Planting lilies in a container
Lilies grow well in containers, where they can be positioned for maximum effect in the garden. It's a great way to grow these stunning plants, especially if you can't grow them in your garden.
Preparing the container
Place a 5cm (2in) layer of drainage material, such as crocks or small stones, in the base of clay pots before beginning to fill with potting compost. Plastic containers may not need this 'crocking' if their drainage holes are raised off the bottom of the container.
Plant single large bulbs (10-12cm (4-5in) diameter) into 20-23cm (8-9in) diameter containers, or plant three to four smaller bulbs (5-8cm (2-3in) diameter) into 23-25cm (9-10in) diameter containers. Allow 5cm (2in) between bulbs and use only deep containers.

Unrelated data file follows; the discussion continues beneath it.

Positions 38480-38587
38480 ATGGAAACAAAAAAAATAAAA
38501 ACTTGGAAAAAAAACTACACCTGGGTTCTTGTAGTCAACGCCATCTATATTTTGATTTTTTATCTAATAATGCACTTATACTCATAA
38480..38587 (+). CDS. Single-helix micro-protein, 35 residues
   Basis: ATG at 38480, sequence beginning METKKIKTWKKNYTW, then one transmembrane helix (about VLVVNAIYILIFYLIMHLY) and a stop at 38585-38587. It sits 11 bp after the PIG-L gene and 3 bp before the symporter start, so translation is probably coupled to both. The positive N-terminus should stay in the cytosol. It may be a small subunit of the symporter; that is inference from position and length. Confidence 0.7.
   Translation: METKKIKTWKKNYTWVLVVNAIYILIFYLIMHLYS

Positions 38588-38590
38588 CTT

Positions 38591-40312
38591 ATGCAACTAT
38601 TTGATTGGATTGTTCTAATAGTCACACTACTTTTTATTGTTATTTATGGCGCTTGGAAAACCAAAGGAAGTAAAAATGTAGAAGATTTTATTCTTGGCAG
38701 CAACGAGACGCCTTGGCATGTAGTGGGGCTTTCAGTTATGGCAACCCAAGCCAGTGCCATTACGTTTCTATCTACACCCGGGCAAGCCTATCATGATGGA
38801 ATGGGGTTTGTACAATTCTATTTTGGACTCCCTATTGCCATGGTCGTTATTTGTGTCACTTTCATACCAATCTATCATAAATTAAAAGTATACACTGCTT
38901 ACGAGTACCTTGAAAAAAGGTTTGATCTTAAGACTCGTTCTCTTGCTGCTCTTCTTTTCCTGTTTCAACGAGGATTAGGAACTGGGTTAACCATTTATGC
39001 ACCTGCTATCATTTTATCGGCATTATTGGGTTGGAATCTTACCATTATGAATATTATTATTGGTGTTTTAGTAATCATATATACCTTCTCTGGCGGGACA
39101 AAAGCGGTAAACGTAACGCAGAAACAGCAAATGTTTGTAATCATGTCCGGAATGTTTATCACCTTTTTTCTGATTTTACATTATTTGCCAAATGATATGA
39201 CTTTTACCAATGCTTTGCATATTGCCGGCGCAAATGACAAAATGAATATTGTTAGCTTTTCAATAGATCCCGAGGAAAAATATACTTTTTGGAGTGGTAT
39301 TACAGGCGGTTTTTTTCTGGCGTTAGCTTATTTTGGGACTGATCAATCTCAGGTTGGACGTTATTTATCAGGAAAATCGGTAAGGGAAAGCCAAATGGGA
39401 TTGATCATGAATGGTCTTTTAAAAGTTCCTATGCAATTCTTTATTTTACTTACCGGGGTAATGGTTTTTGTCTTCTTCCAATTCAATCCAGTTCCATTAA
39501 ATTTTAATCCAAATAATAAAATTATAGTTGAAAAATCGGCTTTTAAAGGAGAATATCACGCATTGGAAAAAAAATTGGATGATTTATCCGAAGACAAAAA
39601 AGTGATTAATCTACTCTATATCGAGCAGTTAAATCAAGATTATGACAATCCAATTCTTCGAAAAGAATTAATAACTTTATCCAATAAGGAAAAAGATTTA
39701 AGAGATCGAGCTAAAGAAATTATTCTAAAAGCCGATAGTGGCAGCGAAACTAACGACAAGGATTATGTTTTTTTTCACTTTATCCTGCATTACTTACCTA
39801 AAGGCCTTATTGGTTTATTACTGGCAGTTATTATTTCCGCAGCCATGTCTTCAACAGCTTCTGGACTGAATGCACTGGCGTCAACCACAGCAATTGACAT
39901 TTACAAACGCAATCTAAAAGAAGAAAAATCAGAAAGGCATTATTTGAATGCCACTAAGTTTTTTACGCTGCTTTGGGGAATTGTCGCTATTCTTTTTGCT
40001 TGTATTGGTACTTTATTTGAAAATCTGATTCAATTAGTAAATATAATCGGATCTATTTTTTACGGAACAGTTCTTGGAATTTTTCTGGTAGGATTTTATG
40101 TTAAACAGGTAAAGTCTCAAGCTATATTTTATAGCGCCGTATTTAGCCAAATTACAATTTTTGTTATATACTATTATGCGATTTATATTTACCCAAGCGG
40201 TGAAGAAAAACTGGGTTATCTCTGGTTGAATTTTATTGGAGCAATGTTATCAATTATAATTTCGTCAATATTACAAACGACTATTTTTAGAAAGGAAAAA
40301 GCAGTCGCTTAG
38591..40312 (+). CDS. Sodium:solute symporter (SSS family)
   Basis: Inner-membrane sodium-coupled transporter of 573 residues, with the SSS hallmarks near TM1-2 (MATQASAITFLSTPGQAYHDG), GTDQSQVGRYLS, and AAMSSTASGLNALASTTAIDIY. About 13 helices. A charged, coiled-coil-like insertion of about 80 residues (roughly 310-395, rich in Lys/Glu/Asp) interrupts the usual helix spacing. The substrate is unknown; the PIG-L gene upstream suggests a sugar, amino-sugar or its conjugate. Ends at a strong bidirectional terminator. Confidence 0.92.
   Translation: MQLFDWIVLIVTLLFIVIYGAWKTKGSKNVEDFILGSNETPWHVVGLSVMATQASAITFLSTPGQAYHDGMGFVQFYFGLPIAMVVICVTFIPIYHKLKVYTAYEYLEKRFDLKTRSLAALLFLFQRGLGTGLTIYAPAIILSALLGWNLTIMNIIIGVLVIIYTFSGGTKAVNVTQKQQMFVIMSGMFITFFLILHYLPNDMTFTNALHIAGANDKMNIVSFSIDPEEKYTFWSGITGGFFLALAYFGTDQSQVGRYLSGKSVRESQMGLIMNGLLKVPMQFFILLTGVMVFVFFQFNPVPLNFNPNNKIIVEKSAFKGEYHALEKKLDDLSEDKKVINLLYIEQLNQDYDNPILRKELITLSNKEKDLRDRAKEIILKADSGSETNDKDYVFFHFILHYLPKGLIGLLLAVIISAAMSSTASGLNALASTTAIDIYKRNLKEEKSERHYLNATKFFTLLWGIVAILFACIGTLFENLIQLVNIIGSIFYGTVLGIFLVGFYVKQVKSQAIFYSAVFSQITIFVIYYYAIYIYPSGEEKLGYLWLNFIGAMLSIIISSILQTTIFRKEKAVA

Some lilies, such as the Asiatic hybrids, root from the base of the bulb only. Others, including L. formosanum, L. lancifolium and L. longiflorum, produce roots not just from the base of the bulb but also from the stem just above the bulb - these lilies may need a deeper container.
Plant basal-rooting lilies (or those whose habit is unknown) at a depth equal to the height of the bulb. Plant stem-rooting lilies at a depth roughly two-and-a-half times the height of the bulb.
The bulbs should be planted with their basal plate (which has hair-like roots hanging down from it) facing downwards, and the pointed tip of the bulb scales pointing upwards.
Although any good multipurpose compost is suitable, soil-based John Innes composts are easier to manage in terms of watering and feeding. John Innes No 3 is recommended for most lilies. If it appears too dense, add 20 per cent by volume each of horticultural grit and ericaceous soil-less compost or leaf mould.
Some lilies are lime-haters (e.g. L. auratum and L. speciosum), and should be potted into pure ericaceous compost. John Innes ericaceous compost is recommended.
Lilies are heavy feeders, so add granules of a controlled-release fertiliser when planting.
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